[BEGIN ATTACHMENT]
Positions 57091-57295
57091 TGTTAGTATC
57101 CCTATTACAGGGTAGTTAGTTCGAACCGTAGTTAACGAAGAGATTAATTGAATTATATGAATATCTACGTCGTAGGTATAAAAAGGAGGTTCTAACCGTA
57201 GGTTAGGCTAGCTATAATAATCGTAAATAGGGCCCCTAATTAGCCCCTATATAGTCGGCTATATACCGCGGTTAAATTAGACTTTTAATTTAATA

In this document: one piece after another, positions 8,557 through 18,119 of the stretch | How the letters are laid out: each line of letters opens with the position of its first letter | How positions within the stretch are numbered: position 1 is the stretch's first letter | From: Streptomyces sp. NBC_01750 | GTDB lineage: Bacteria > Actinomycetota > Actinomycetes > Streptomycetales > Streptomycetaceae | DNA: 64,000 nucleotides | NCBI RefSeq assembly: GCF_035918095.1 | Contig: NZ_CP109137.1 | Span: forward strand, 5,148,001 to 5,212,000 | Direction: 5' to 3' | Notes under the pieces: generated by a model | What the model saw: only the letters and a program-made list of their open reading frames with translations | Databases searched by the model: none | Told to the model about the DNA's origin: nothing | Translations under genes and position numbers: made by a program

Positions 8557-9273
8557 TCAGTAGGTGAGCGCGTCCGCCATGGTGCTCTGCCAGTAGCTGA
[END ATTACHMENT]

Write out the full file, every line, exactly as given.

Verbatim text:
Positions 57091-57295
57091 TGTTAGTATC
57101 CCTATTACAGGGTAGTTAGTTCGAACCGTAGTTAACGAAGAGATTAATTGAATTATATGAATATCTACGTCGTAGGTATAAAAAGGAGGTTCTAACCGTA
57201 GGTTAGGCTAGCTATAATAATCGTAAATAGGGCCCCTAATTAGCCCCTATATAGTCGGCTATATACCGCGGTTAAATTAGACTTTTAATTTAATA

In this document: one piece after another, positions 8,557 through 18,119 of the stretch | How the letters are laid out: each line of letters opens with the position of its first letter | How positions within the stretch are numbered: position 1 is the stretch's first letter | From: Streptomyces sp. NBC_01750 | GTDB lineage: Bacteria > Actinomycetota > Actinomycetes > Streptomycetales > Streptomycetaceae | DNA: 64,000 nucleotides | NCBI RefSeq assembly: GCF_035918095.1 | Contig: NZ_CP109137.1 | Span: forward strand, 5,148,001 to 5,212,000 | Direction: 5' to 3' | Notes under the pieces: generated by a model | What the model saw: only the letters and a program-made list of their open reading frames with translations | Databases searched by the model: none | Told to the model about the DNA's origin: nothing | Translations under genes and position numbers: made by a program

Positions 8557-9273
8557 TCAGTAGGTGAGCGCGTCCGCCATGGTGCTCTGCCAGTAGCTGA